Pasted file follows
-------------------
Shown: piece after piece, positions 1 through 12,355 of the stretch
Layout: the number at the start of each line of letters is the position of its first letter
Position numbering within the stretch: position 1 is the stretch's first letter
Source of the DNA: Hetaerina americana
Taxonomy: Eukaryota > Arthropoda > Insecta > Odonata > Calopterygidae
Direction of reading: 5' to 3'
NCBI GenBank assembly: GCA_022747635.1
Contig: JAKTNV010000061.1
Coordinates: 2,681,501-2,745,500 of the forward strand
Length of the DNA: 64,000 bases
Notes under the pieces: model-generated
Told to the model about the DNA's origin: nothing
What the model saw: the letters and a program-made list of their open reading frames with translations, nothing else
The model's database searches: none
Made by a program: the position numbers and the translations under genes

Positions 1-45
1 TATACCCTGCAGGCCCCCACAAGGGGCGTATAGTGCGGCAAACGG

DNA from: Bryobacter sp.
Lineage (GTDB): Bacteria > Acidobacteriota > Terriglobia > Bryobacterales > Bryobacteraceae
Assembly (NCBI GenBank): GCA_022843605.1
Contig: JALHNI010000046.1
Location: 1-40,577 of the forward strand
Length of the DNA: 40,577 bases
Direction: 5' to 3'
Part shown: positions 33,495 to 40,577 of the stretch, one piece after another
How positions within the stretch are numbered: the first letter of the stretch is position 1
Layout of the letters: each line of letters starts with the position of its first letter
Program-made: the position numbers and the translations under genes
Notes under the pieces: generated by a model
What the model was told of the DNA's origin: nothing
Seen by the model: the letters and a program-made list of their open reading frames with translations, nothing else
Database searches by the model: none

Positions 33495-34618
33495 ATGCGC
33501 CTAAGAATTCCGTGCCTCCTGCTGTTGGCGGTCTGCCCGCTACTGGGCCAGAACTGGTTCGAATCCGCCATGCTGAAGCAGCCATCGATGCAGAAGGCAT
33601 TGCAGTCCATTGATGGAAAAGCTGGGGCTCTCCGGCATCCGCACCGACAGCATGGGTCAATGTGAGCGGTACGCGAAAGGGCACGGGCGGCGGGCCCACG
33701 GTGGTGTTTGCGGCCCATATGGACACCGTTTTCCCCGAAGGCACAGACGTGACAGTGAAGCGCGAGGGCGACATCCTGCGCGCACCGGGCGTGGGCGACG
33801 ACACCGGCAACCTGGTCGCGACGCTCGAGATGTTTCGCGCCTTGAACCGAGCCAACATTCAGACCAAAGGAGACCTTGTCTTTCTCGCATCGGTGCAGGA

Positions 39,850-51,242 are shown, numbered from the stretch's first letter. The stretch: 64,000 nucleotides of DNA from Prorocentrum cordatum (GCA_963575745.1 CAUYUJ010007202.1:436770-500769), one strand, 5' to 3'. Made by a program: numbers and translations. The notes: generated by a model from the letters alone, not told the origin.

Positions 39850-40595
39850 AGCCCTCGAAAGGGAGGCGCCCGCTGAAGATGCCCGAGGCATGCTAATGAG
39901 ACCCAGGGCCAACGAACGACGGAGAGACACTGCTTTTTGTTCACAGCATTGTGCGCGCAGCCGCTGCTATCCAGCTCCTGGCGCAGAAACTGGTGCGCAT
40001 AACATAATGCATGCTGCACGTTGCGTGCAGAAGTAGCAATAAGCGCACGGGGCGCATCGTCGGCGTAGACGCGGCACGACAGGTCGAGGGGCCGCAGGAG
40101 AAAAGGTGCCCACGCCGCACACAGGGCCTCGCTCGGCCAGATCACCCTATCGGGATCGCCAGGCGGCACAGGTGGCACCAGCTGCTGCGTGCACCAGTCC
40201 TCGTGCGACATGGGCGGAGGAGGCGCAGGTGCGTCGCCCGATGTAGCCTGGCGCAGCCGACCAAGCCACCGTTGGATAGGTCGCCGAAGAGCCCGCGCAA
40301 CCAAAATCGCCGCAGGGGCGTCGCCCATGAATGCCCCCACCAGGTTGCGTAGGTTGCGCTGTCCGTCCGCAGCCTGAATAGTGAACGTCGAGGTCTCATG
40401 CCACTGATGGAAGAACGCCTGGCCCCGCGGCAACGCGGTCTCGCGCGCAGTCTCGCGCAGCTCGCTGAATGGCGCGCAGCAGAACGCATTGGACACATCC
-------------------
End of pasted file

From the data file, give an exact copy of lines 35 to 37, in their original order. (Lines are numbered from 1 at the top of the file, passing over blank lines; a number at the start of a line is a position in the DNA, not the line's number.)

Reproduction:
33501 CTAAGAATTCCGTGCCTCCTGCTGTTGGCGGTCTGCCCGCTACTGGGCCAGAACTGGTTCGAATCCGCCATGCTGAAGCAGCCATCGATGCAGAAGGCAT
33601 TGCAGTCCATTGATGGAAAAGCTGGGGCTCTCCGGCATCCGCACCGACAGCATGGGTCAATGTGAGCGGTACGCGAAAGGGCACGGGCGGCGGGCCCACG
33701 GTGGTGTTTGCGGCCCATATGGACACCGTTTTCCCCGAAGGCACAGACGTGACAGTGAAGCGCGAGGGCGACATCCTGCGCGCACCGGGCGTGGGCGACG